John Kiely’s route from the Galtee mountains to Limerick glory

Jerome O'Connell

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Jerome O'Connell

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joconnell@limerickleader.ie

John Kiely’s route from the Galtee mountains to Limerick glory

A special moment for the Kiely family in Croke Park

THE outline of the Galtee mountains is just about visible amid the darkness of the summer sky as John Kiely stands pensive in his back garden.

Unable to sleep until the latest conundrum had been solved, the 1am or 2am visits outside his Galbally home provided Kiely with the peace needed plot a journey to hurling’s summit.

“We were always the bridesmaids, but today we got over the line,” rejoiced Kiely, reflecting minutes after the final whistle at Croke Park.

Principal in Tipperary Town’s Abbey CBS, Kiely is a former Limerick senior hurler and footballer, an officer with his own club and a passionate GAA man who was well aware of what had been accomplished.

“I said it after the game — this is not the end, it’s the beginning. I’m just so thrilled for all the young kids that are at home this morning in Limerick because that’s the real dividend from this. That spin-off for the thousands of youngsters that are going to go around with hurleys this week, next week and the week after, dreaming of being Cian Lynches and Shane Dowlings and Peter Caseys. And not thinking they should be Seamie Callanan or Patrick Horgan or Henry Shefflin, even though they’re great players. They have their own standards and their own heroes,” said the All- Ireland winning manager when speaking with media on Monday morning at the team hotel in the Citywest Hotel.

“It’s hugely important because I know the benefit it brings to a whole county, where it be a county community or a village community or a town community or a school community. These things lift people and give people a great sense of satisfaction and pride and happiness and they need it,” he said.

Publicly, Kiely steered his charges away from any talk of history throughout this campaign, but stressed that the men of 1973 will not be forgotten.

“Ah yeah, listen those lads were probably very anxious to pass on the mantle. They were ready to do it in the 1980s, they were ready to do it in the 1990s, it just didn’t happen. They’ve been great, they’ve been great. Even last night in the banquet, they were so understated, they were so behind the scenes. Eamonn Grimes spent 10 seconds with me because he didn’t want (the limelight), he was just so happy to have it passed onto Declan. They were great, they were incredible. They’re incredible men. We would have spoken about it from time to time and the fact that they were just human like us and they managed to do it, so why not? That was it,” explained the former Garryspillane Limerick SHC winner.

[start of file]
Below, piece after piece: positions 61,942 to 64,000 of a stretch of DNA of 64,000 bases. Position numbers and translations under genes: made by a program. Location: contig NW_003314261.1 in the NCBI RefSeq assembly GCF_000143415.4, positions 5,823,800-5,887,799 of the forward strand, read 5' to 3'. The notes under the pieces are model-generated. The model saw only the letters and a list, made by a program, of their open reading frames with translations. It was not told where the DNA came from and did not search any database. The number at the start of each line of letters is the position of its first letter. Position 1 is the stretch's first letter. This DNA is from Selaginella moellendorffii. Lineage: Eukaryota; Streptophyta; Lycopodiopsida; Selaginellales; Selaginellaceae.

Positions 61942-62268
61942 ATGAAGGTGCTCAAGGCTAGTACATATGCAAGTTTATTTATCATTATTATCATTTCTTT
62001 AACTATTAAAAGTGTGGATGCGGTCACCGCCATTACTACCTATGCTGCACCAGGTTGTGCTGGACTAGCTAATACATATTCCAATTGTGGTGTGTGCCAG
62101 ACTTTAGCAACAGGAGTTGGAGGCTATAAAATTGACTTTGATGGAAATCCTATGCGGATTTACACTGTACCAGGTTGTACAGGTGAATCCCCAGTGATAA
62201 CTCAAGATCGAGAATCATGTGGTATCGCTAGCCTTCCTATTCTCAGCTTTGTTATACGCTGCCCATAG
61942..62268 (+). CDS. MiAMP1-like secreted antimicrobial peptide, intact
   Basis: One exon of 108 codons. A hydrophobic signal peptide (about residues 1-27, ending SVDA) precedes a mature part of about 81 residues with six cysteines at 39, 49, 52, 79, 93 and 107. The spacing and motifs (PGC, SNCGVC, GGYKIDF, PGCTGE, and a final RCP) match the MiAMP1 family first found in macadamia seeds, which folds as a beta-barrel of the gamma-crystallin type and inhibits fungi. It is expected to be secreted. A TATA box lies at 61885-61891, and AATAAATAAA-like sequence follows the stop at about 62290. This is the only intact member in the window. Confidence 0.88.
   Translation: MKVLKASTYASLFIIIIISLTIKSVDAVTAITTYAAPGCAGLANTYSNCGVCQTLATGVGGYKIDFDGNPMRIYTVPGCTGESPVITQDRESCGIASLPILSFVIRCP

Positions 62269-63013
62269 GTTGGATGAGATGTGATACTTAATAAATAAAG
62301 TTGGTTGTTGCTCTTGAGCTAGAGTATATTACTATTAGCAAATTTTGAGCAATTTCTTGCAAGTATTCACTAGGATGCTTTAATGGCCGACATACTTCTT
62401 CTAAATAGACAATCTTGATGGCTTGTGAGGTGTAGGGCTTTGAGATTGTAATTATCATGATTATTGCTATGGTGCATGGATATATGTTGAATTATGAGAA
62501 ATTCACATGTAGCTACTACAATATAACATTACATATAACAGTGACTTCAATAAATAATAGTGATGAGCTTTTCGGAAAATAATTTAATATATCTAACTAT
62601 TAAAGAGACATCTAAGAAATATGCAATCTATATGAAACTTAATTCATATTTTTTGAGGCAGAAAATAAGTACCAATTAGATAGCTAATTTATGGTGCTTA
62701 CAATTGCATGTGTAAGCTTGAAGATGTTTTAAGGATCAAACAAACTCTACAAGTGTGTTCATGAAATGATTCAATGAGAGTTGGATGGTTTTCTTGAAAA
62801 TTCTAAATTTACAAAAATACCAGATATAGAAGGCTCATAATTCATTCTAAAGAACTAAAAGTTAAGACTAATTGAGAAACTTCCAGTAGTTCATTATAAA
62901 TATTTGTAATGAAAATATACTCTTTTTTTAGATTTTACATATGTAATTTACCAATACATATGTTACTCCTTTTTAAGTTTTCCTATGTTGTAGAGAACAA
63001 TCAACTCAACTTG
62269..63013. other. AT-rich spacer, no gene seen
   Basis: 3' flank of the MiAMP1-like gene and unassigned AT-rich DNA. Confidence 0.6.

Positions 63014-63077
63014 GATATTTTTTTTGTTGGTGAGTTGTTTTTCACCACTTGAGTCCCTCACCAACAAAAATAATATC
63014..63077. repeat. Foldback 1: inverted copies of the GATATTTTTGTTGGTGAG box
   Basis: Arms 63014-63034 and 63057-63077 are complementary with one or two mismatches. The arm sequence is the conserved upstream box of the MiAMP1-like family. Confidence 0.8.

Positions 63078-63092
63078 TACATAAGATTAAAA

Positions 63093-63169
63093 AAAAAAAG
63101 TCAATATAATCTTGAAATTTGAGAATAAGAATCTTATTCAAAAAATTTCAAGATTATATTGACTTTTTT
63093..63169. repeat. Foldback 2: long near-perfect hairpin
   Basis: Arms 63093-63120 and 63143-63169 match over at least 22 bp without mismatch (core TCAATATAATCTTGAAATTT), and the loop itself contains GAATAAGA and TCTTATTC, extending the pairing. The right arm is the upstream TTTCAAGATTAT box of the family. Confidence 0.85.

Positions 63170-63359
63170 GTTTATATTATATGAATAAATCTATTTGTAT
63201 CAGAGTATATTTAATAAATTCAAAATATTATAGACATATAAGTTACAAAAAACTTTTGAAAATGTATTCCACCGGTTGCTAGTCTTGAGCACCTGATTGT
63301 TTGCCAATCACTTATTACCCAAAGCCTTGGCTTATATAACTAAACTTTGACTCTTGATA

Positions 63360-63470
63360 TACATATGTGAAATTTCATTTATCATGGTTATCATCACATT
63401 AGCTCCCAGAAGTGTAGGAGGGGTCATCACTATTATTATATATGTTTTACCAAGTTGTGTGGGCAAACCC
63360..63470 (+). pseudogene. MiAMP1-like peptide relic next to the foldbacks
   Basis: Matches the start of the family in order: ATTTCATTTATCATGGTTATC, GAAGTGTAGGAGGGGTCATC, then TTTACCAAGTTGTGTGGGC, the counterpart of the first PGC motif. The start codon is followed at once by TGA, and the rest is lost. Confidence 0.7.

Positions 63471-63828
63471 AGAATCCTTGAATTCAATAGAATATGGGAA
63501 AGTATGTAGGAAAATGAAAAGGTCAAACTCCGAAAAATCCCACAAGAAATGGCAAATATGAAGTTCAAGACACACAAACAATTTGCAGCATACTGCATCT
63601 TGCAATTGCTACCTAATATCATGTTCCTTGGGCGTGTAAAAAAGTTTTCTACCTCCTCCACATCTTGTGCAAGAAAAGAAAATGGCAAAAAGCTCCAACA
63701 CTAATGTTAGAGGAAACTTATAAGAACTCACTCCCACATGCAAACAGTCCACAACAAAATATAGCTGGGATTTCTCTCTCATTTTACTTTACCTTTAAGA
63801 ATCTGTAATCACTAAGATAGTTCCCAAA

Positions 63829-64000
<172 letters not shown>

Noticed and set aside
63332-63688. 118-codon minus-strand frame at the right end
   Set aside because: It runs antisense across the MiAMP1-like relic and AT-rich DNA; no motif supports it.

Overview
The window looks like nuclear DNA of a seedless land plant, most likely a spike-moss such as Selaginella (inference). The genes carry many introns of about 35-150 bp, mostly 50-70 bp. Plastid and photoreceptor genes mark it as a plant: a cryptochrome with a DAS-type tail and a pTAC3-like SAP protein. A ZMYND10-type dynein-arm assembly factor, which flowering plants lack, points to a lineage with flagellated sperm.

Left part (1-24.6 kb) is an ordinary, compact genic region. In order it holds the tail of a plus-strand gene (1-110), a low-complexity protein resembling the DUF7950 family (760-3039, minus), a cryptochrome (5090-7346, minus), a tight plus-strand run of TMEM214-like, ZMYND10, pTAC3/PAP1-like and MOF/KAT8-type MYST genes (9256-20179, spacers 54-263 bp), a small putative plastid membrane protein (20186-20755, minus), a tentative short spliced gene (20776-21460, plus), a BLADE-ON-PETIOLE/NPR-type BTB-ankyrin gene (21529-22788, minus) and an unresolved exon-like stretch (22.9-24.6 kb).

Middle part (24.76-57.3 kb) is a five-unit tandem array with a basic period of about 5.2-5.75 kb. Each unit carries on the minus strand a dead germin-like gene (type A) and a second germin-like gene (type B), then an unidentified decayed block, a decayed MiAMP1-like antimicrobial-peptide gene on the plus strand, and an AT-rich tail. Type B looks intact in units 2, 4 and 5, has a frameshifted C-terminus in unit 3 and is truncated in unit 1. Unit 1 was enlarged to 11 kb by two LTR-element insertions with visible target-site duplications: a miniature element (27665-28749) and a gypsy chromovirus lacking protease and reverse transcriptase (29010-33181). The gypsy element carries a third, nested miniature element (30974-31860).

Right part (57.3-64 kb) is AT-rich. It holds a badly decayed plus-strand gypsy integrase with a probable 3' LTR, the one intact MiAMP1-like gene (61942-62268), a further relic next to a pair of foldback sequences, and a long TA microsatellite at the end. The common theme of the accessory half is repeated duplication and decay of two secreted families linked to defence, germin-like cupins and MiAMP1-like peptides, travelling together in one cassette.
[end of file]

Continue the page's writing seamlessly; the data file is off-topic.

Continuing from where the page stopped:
“It’s just an awful pity it took so long. We had fantastic teams in the eighties — 1980, 1981, 1994, 1996, 2007. Those groups would have fancied themselves other years but you had the knock-out situation. They were great teams, great players, but various bits and pieces didn’t go for them. It’s a pity it took so long.”

What of the final itself? So much had been spoken and written about the ability of Galway to build early leads, but it was underdogs Limerick that set the tempo.

“We just wanted to get into the game, I didn’t want a big lead early doors because it becomes a weight on you. We saw with the eight point lead, it’s an incredible thing when the momentum shifts back to the opposition, it’s so difficult to stunt that momentum and reverse it,” explained the manager.

In the final quarter, the Galway purple patch did arrive – Limerick leading 3-15 to 0-16 at the time.

“We spoke about that all year, the need to respond at key moments when things go against you - Richie Hogan’s goal in Thurles, here against Cork when we were six down with eleven minutes left. Something had to happen. Sometimes when you have a big lead, when it starts to trickle away, the crowd senses the blood. We had it ourselves against Cork — we smelt it, ye probably smelt it above. It was slipping a bit,” he said.

“It slipped a bit today but we just managed to squeeze enough of a response to hold our ground.“That key ball Tom (Morrissey) caught, the ball Graeme (Mulcahy) won and got a point from - we managed to win just enough balls and to get those shots off to deter Galway and to withstand that onslaught.”

The proud Galbally man did accept the pain of the late tension, however.

“I’m not going to lie to you, I was a sub in 1996, on the panel in 1994, and I saw it happen in front of me. I’ve seen it happen in front of my eyes. You can’t block it out - you just acknowledge it and park it. Something else will happen to take your mind off it - someone will say something or you’ll notice something yourself and you’ll get distracted from that thought, as it were,” he revealed.

Kiely might find himself back in the garden next winter, but any conundrum will be prefixed with the tag of champions.

“I suppose obviously we’re going to have to keep an eye out and look out for fellas. The most important thing is that they look out for each other and we spoke about it coming back on the bus, humility is one of the great attributes that all the great teams have had. If you look at the Kilkenny teams for the last 15 years, the humility that those fellas have shown is an example to all players I think. They’ve carried success very well on their shoulders and the challenge to these boys is to be able to carry their success on their shoulders and I think what we said yesterday was, the fellas we were a year ago, we’d like to be the same fellas in a year’s time. If we can be the same people we were a year ago in a year’s time, I think we’ll have done a very good job.”